As NYC’s literacy mandate expands citywide, some school communities are pushing back

A young boy with short dark hair and wearing a grey sweater and reading a book while sitting on a chair.
Brooklyn School of Inquiry student Carlo Murray recently protested his school's new reading program, part of the city's sweeping curriculum mandate. He said the new curriculum includes fewer opportunities to read full books. (Image courtesy of Carlo's family)

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Twelve-year-old Carlo Murray perched on his tiptoes to reach the microphone as he addressed education officials last month. He then unleashed a withering critique of his school’s reading curriculum.

“I love to read all sorts of books,” Carlo told the city’s Panel for Educational Policy, a group that approves contracts and other school policies.

But this year, his teachers are focusing on short passages, leaving him frustrated and bored.

“It feels like I’m getting half an ELA sixth grade experience, half the story, half a piece of writing, only half a curriculum,” Carlo, who attends the Brooklyn School of Inquiry, often called BSI, said to applause.

One by one, Carlo and a handful of his classmates took turns at the microphone to bemoan their experience with the school’s new literacy curriculum. Educators at BSI, along with elementary schools across the city, have been required to adopt one of three reading programs, part of a mandate under schools Chancellor David Banks to boost literacy rates by flushing out popular but increasingly discredited programs.

The BSI students’ strong reactions are notable in part because there has been little organized opposition to the reading curriculum overhaul, as many literacy experts, the city’s teachers union, and several major education advocacy groups have supported it.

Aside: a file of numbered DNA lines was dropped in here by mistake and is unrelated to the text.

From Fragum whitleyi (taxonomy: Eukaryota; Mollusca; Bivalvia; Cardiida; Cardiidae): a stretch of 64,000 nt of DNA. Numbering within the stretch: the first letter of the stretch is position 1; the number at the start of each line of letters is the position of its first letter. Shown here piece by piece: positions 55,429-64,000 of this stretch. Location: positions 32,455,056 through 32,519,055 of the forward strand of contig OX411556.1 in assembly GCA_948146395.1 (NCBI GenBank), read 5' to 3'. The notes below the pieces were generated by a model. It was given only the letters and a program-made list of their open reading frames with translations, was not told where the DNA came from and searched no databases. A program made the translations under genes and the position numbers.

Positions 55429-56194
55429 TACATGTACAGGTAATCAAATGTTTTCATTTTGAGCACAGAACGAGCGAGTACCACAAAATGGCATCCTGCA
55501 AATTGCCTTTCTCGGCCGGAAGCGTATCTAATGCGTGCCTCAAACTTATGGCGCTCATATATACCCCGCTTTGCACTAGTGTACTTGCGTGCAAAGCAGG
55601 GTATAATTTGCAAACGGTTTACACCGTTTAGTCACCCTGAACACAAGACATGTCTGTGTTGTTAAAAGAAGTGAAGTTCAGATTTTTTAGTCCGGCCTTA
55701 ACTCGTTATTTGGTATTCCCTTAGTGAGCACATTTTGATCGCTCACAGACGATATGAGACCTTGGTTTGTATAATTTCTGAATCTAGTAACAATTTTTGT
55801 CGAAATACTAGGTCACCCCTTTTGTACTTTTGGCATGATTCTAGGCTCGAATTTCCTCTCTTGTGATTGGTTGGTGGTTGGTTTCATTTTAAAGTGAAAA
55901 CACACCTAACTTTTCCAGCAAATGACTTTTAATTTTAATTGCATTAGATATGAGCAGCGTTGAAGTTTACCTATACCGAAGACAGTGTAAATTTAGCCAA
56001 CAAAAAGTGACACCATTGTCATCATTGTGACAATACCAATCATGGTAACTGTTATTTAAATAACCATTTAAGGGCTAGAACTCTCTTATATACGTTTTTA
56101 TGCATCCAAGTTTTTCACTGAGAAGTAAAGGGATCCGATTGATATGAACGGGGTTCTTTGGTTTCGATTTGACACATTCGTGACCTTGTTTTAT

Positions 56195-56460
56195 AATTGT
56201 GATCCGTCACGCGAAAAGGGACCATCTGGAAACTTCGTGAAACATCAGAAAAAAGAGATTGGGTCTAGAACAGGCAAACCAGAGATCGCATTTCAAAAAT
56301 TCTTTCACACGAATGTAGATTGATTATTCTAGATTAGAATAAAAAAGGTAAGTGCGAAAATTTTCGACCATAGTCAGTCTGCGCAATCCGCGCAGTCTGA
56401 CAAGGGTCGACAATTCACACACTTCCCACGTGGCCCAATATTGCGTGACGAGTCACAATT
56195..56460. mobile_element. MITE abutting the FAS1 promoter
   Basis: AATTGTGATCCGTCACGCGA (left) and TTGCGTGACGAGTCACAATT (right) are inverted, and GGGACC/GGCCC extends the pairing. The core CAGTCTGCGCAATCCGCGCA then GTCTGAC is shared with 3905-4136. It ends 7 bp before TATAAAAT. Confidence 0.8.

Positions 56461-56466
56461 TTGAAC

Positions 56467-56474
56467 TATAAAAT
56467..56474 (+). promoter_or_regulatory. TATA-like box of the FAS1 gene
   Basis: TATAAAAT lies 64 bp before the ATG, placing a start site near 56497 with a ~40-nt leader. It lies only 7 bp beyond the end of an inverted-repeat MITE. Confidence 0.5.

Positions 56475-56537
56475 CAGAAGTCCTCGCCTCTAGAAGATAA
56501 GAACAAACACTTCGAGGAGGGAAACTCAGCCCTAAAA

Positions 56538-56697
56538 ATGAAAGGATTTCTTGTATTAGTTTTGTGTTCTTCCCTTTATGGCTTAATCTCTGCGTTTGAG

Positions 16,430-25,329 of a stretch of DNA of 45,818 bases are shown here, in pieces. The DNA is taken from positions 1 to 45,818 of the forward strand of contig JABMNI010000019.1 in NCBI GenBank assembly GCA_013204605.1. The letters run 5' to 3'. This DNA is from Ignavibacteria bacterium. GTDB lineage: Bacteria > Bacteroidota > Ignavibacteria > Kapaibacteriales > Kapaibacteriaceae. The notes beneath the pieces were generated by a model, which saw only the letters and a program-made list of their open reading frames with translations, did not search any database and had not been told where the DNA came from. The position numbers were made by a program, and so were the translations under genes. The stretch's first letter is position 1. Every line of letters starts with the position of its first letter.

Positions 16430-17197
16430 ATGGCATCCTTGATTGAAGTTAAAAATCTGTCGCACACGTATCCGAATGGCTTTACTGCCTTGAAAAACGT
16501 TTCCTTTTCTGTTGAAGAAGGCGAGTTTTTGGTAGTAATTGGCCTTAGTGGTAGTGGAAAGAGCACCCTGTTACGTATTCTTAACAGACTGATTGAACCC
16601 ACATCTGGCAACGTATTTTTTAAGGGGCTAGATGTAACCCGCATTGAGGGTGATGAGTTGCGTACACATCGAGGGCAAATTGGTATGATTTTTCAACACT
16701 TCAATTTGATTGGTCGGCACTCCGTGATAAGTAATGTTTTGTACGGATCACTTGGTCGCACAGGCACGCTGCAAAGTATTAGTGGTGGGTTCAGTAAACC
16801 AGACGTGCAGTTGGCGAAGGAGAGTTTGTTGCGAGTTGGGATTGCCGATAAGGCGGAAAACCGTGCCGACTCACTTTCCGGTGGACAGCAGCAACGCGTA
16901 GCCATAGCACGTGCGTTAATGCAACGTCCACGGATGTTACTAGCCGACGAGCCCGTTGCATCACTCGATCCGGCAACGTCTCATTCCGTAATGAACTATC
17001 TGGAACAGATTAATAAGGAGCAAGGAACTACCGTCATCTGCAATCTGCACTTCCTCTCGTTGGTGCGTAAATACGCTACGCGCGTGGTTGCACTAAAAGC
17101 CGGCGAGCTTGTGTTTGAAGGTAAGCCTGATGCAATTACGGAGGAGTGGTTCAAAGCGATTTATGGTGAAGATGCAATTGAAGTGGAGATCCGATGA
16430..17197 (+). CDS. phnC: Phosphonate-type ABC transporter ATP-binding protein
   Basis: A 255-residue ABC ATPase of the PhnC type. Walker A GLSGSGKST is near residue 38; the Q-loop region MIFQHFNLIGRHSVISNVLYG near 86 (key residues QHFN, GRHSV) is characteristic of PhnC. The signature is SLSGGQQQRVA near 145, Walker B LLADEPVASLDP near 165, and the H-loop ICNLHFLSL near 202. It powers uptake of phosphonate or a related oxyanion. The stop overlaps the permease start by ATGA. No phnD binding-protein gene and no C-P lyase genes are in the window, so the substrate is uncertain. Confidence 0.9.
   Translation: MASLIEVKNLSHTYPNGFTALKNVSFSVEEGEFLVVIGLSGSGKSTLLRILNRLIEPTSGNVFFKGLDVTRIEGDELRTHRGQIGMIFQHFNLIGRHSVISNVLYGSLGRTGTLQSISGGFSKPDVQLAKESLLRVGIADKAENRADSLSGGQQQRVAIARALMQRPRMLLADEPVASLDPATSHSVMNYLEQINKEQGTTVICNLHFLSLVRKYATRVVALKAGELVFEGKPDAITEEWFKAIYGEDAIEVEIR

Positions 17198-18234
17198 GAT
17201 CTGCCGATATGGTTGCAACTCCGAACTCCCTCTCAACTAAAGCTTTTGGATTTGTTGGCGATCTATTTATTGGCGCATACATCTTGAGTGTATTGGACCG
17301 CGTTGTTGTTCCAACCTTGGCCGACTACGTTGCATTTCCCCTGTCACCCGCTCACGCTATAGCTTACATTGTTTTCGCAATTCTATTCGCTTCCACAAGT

But resistance may grow louder as the city has required all local districts to adopt the new reading programs by September, up from just under half this school year. Some parents and educators at schools gearing up to use the new reading materials this fall have started speaking out, arguing the curriculum changes could threaten to upend the project-based learning or teacher-created curriculums that make their schools distinctive.

“Phase two is going to be harder than phase one,” said Susan Neuman, a New York University professor and member of the city’s literacy advisory council. A handful of wealthier districts that also tend to post higher test scores than average — including Districts 2 and 3 in Manhattan and Brooklyn’s District 15 — are all part of the second phase. “It’s going to be very interesting to hear how they respond,” Neuman said.

Most popular curriculum is getting most of the criticism

The reactions at BSI could serve as a preview of worries starting to bubble up elsewhere.

Much of the criticism of the curriculum overhaul has focused on the program that 22 of the city’s 32 local superintendents are requiring in their elementary schools: Into Reading, from the company Houghton Mifflin Harcourt, also known as HMH. The remaining districts are either using Wit & Wisdom, from a company called Great Minds, or EL Education.

Unlike the other two approved curriculums, HMH is built around an anthology-style textbook that includes passages designed to teach reading skills. Experts say the curriculum may feel easier for educators to quickly unpack than the other options, and it also includes a Spanish-language version. One review faulted the curriculum for not being culturally responsive, which sparked considerable criticism, though HMH has disputed the findings.

To some students at BSI, a gifted K-8 program with competitive admissions and reading proficiency rates that topped 90% last year, their main worry is that the new curriculum feels like dry test prep.

Adding to the concern, the local superintendent that oversees BSI has required middle schools to use HMH, a step further than the citywide requirement to use an approved curriculum in grades K-5 — though more schools may be soon heading in that direction. Banks has pledged to overhaul curriculums across a range of other subjects and grade levels, including high school algebra, a process that is drawing mixed reactions.